New Mexico's unique cuisine blends Indian, Spanish, Mexican and Anglo cookery with dashes of seasoning from a wide range of other cultures.
Browsing in New Mexican markets, one is intrigued by such regional foods as blue cornmeal, dried corn kernels called chicos, sprouted wheat flour, sopaipilla mix and the state's famous chiles, whole, powdered and in seasoning mixes. A few years back, it became a fad for baking enthusiasts to build copies of the beehive-shaped pueblo Indian horno (oven) in their yards. More recently, such New Mexican specialties as blue corn tortillas and sopaipillas have become prominent in the contemporary Southwestern cooking trend.
In the last few years, a number of cookbooks devoted to New Mexican food have been published or, in the case of one, reissued. Four of these come from New Mexico. The fifth and most recent is Huntley Dent's scholarly and entertaining "The Feast of Santa Fe" (Simon & Schuster: $16.95). Dent writes so colorfully of New Mexican food that his book is a pleasure to read even if one has no desire to cook. Literature and history figure in his approach. Dent's recipe for bean salad, for example, is headed by a reference to that same dish as described in Willa Cather's New Mexican novel, "Death Comes to the Archbishop."
The Old Ways
Dent knows the old ways of cooking. He also acknowledges convenience products and the food processor so that his book is practical for modern cooks. He even makes it possible for the reader to produce tamale dough in five minutes, using the processor and instant masa. The recipe is a fascinating one. The tamales aren't stuffed with meat. Instead, the dough is spiced with cloves and cinnamon, flavored with cheese and dotted with pecans. To make the procedure even easier, the tamales are steamed in foil wrappers rather than corn husks, which take more effort to prepare and fold.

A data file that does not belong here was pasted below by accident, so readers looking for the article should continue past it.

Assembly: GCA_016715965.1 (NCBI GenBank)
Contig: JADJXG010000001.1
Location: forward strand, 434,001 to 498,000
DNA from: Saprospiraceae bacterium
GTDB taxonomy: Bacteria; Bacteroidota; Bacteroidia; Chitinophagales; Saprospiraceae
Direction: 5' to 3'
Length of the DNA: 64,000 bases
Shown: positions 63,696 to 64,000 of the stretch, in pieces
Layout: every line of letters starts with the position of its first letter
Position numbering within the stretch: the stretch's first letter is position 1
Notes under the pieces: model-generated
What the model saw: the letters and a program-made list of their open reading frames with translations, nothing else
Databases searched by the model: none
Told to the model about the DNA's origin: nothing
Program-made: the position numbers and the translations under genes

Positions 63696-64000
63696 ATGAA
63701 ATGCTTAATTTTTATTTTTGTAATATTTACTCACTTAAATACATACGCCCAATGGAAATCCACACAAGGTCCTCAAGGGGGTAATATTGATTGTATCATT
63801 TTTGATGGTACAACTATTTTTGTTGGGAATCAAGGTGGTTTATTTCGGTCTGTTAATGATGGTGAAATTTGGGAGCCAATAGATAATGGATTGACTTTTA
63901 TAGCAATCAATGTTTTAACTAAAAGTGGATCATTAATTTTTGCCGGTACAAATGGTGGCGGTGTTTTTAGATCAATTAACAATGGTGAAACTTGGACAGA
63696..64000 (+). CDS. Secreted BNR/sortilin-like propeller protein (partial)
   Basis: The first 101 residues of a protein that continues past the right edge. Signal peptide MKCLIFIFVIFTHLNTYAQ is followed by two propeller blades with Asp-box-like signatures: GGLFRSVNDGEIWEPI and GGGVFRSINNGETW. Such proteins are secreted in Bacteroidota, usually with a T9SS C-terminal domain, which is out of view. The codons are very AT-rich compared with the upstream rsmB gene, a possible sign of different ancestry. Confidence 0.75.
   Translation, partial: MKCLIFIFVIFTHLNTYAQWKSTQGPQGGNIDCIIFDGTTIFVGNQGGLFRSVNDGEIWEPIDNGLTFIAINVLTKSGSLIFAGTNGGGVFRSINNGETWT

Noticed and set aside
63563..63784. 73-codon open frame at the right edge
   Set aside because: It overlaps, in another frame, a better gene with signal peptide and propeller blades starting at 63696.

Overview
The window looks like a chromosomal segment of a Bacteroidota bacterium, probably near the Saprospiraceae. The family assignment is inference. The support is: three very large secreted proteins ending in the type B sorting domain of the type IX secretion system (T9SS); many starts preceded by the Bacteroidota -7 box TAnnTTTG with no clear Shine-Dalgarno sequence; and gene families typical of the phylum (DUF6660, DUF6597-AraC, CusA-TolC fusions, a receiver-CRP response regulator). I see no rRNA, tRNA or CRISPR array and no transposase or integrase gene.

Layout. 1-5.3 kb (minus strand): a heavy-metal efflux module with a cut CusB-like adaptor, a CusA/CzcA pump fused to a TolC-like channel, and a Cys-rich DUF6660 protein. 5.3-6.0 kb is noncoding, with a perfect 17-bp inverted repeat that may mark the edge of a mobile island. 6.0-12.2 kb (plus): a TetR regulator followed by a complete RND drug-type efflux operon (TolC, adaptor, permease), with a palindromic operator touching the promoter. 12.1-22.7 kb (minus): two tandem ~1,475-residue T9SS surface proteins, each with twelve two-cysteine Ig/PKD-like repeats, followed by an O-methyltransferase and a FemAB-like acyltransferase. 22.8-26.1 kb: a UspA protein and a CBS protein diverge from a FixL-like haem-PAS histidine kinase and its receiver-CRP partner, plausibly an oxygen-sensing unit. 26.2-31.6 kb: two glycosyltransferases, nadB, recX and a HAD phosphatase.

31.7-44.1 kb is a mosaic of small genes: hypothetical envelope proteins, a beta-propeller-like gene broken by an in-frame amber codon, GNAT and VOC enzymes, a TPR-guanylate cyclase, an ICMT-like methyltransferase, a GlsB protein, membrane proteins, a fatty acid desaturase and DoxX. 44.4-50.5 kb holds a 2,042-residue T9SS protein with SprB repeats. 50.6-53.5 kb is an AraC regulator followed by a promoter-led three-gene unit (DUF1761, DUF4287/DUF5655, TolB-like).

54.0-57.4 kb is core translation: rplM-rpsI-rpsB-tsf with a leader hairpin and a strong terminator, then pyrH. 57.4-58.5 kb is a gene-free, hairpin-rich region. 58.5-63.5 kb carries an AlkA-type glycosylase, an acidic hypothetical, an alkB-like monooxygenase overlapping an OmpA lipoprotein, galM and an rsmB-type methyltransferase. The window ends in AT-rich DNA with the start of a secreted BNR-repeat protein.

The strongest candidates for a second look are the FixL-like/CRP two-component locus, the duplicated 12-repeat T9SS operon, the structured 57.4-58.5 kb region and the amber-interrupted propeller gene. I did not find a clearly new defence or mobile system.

In an effort to resurrect old flavors, Dent presents a rundown of current cheeses that recapture the taste of goat and sheep cheeses once made around Santa Fe. California goat cheese "makes a wonderfully strange stuffing for enchiladas," he writes. He also suggests sprinkling it over tacos and tostadas for intriguing flavor.
Dent is an innovator, willing to toss tamales unorthodoxly in butter if it fits the menu better than a conventional sauce. Amenable to all tastes, he tells how to adapt his New Mexican chili recipe to Texas standards, and he tolerates the addition of California-style garnishes such as sliced olives, chopped onion, sour cream and grated cheese, although he says they are unnecessary.
Dent is a chatty writer and a philosopher who understands that cookery is a fantasy world for many. Writing about hobbyists who stock their ultramodern kitchens with humble clay pots for beans and other utensils that are authentic but not really necessary, he says, "I always picture such cooks standing before their four-burner stoves with microwave and warming oven, the processor humming in the distance, but thinking in their imaginations that they are in fact barefoot and wearing sombreros."
A Revised Guide
In 1968, long before chefs made the Southwest fashionable, Ronald Johnson wrote "An Aficionado's Guide to Southwest Cooking." That book has now been revised, expanded and reissued as "Southwestern Cooking New and Old" (University of New Mexico Press: $17.50).
A cookbook is never a final achievement, complete and unalterable. Authors continue to grow, finding new and sometimes better versions of a dish, developing new recipes and changing their culinary philosophies. So it is with Johnson. In his new book, he drops the MSG that had been included in some recipes. Garlic salt becomes fresh garlic. The parsley added to a garbanzo bean dip is replaced by cilantro. Black beans replace kidney beans as an alternative to pintos for refried beans.
In the soup chapter, canned condensed beef bouillon is scrapped in favor of light beef stock. And the revised version of Texas gazpacho is more elaborate than the first, adding cilantro, tomatillos, green chiles and oregano, whereas the original basil and ground coriander are dropped.
Now living in San Francisco, Johnson has introduced new dishes encountered on return trips to the Southwest. Among these are a salsa that he calls the "world's best Green Chile Sauce," carne adovada, which is a marinated pork dish, and a "superior" version of natillas, a custard dessert.
Johnson rates the salsa so highly that he has made it his "one and only green chile sauce" and uses it in a variety of ways. "It makes a splendid meal over beans, with a topping of sour cream--so good in fact you won't miss having meat," he writes. Johnson is a man of many fewer words than Dent, adding only spare commentary to his recipes. But, in the end, the recipes must speak for themselves, and these promise a lot of good eating.